I’ve looked at this earliest saved composition of mine through different eyes over the years. This includes insight that I’d struggle with weight issues throughout my life, as well as how I’d have a hard time knowing when to shut up. (Note that I crossed out the ending in order to add a few more thoughts, then ran out of room.) I look through the letter with a teacher lense these days, and am quite enamored with the complexity. It starts on the opposite side…

I wonder if I was intentional with my ‘Dear Daddy’ and plea of how his poor little girl must have been on the brink of starvation. I wonder if I pictured him opening the letter… and WHAM, being shocked by the accusations. My voice depicts that I must have an anticipated that he would deny being a hoglet. Oh, the vengeance of eating the donuts and leaving him with nothing but the crumbs and wax paper! I am intrigued by my use of bold text. I really doubt that is something teachers taught their first graders back then. I noticed that my attention to spelling must have been overruled by my emotions at times– noticing and correcting some mistakes. I wonder if I had a b/d confusion, choosing to consistently write a capital ‘D’ at the beginning of words. It seems that I was fairly secure with my use of punctuation. The isolated “please?” at the top of the page was either an initial attempt, or (by the lack of space at the end) an afterthought to bring him back to see me as an innocent victim– batting my eyelashes for a trip to the store for more turtles.

Whichever lense I choose to use to look at this in the future, I am grateful that my Mom saved it. Have a wonderful day, Daddy. Send Mom go to the store to get you a box of chocolate turtles. You can hog them all to yourself!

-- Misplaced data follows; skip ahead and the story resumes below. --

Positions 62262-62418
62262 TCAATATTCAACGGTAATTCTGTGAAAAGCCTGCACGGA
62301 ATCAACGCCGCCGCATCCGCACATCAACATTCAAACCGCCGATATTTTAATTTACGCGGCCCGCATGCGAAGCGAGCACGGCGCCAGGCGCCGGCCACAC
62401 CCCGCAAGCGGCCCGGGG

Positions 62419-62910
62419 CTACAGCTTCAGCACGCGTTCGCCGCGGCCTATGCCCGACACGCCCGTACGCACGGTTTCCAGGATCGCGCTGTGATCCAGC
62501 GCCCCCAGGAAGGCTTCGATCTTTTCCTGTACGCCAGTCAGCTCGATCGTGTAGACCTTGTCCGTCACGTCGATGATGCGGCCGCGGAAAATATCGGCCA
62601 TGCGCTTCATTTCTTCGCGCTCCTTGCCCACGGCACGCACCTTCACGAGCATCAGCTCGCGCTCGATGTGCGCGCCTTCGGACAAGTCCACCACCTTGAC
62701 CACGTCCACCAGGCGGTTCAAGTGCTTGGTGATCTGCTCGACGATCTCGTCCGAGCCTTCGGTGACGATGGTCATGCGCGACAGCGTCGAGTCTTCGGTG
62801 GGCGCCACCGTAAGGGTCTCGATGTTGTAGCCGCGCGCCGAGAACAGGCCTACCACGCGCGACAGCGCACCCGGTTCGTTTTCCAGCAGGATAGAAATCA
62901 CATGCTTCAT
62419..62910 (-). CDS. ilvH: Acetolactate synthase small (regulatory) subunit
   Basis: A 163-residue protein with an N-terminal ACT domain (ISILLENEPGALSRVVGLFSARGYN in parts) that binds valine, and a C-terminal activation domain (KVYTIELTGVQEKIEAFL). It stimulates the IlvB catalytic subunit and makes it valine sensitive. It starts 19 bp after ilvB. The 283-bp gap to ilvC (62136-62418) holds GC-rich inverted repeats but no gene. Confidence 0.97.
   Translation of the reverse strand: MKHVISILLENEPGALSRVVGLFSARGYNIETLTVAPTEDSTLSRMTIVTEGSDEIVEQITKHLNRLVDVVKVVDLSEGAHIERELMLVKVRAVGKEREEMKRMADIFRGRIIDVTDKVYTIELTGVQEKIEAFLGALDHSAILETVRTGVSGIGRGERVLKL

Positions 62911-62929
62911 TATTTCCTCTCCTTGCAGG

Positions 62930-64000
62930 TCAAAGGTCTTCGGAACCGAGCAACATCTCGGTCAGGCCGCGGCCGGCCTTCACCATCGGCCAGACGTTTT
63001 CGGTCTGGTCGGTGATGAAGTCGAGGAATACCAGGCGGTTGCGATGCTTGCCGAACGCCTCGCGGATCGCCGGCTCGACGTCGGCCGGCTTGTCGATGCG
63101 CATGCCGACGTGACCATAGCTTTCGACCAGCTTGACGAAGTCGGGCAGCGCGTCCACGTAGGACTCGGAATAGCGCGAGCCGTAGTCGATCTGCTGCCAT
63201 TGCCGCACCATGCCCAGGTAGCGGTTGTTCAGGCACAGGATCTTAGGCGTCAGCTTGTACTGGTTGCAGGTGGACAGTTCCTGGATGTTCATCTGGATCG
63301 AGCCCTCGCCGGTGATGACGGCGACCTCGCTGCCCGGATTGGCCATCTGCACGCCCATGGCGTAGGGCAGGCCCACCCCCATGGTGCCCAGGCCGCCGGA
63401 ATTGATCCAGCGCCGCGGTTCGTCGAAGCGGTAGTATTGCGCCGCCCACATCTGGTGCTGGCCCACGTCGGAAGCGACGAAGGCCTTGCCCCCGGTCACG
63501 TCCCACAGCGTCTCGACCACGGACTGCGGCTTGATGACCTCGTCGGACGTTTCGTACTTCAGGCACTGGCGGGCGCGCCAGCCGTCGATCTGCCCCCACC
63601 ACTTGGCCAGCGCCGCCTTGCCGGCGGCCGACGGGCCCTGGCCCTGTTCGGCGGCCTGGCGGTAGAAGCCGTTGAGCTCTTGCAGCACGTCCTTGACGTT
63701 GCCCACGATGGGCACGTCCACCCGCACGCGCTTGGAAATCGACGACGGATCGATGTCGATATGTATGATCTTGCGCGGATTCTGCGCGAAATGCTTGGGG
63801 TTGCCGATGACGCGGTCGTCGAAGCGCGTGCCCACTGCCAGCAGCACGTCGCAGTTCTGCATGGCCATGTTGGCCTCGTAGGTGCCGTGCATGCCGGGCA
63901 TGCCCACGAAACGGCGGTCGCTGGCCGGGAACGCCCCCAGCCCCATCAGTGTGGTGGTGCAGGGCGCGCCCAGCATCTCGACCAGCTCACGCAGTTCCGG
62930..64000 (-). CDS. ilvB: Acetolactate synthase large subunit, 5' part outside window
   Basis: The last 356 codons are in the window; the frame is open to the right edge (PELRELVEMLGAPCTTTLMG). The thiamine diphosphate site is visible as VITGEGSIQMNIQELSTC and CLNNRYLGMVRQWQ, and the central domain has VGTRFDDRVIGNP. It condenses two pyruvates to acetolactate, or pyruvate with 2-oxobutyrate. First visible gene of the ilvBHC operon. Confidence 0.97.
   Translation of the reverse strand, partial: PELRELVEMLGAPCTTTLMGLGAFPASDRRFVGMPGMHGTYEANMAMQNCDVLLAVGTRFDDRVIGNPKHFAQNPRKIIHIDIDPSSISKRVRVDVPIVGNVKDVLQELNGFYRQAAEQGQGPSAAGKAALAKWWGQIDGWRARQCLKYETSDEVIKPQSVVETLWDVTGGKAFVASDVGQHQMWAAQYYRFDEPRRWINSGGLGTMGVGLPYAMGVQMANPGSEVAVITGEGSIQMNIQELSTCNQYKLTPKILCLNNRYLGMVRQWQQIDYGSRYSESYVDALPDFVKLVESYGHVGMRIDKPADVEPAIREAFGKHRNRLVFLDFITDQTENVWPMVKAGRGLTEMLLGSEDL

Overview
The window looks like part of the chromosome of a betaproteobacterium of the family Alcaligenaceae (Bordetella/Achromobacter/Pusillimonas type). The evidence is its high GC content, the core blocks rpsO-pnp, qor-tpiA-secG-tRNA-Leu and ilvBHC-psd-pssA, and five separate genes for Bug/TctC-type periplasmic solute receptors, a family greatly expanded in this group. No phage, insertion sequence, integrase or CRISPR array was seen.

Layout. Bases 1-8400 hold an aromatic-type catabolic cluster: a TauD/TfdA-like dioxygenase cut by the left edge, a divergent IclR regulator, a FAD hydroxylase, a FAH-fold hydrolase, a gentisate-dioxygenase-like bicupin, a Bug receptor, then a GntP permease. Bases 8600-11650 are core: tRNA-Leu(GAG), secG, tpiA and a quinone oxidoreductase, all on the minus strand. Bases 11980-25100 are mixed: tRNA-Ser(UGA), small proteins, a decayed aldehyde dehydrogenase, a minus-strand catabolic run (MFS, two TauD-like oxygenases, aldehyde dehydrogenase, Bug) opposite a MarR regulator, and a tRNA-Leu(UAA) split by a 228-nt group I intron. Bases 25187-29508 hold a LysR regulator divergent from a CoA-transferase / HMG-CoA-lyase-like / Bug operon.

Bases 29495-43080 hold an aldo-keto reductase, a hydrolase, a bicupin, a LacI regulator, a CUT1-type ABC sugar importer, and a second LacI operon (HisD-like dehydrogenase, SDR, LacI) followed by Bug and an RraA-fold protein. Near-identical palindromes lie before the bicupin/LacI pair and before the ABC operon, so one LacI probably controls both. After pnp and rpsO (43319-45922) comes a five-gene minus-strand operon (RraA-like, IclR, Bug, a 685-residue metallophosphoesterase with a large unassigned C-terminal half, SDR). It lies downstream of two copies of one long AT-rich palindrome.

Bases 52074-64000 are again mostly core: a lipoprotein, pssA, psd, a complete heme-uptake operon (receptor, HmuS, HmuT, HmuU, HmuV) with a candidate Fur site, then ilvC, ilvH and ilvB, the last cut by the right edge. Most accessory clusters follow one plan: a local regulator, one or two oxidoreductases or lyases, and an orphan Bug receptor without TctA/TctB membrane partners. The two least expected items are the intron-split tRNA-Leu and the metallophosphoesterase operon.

Yancey Revisited June 17, 2011

Filed under: Uncategorized — uiwpwendy @ 6:18 pm

When I first read Kathleen Blake Yancey’s “Writing in the 21st Century”, her perspective interested me. Having never historically reflected on reading and writing, it made sense that reading used to be most prevalent– for various reasons. It caused me to pause and reflect on how we might consider making the ever-changing curriculum best meet the needs of our students. Yes, we should consider successful past practice and incorporate them into our classrooms as we integrate more and more technology. It is also an opportune time to look at things that aren’t working. Are the “multiple models” of writing serving our kids well? With so many different things going on, are we allowing our kids or even ourselves to become well-phrased and practiced? There is always something bigger and better to consider. As this often happens with technology, we might miss how this is reflective of what happens outside of technology in some school districts. This led to a blog discussion with Scott of how, as he stated so well, “We’ve taken a primarily additive approach. They need this. And now this. And now this and this. It, indeed, is impossible to teach it all!” It is a good reminder to make wise decisions when planning.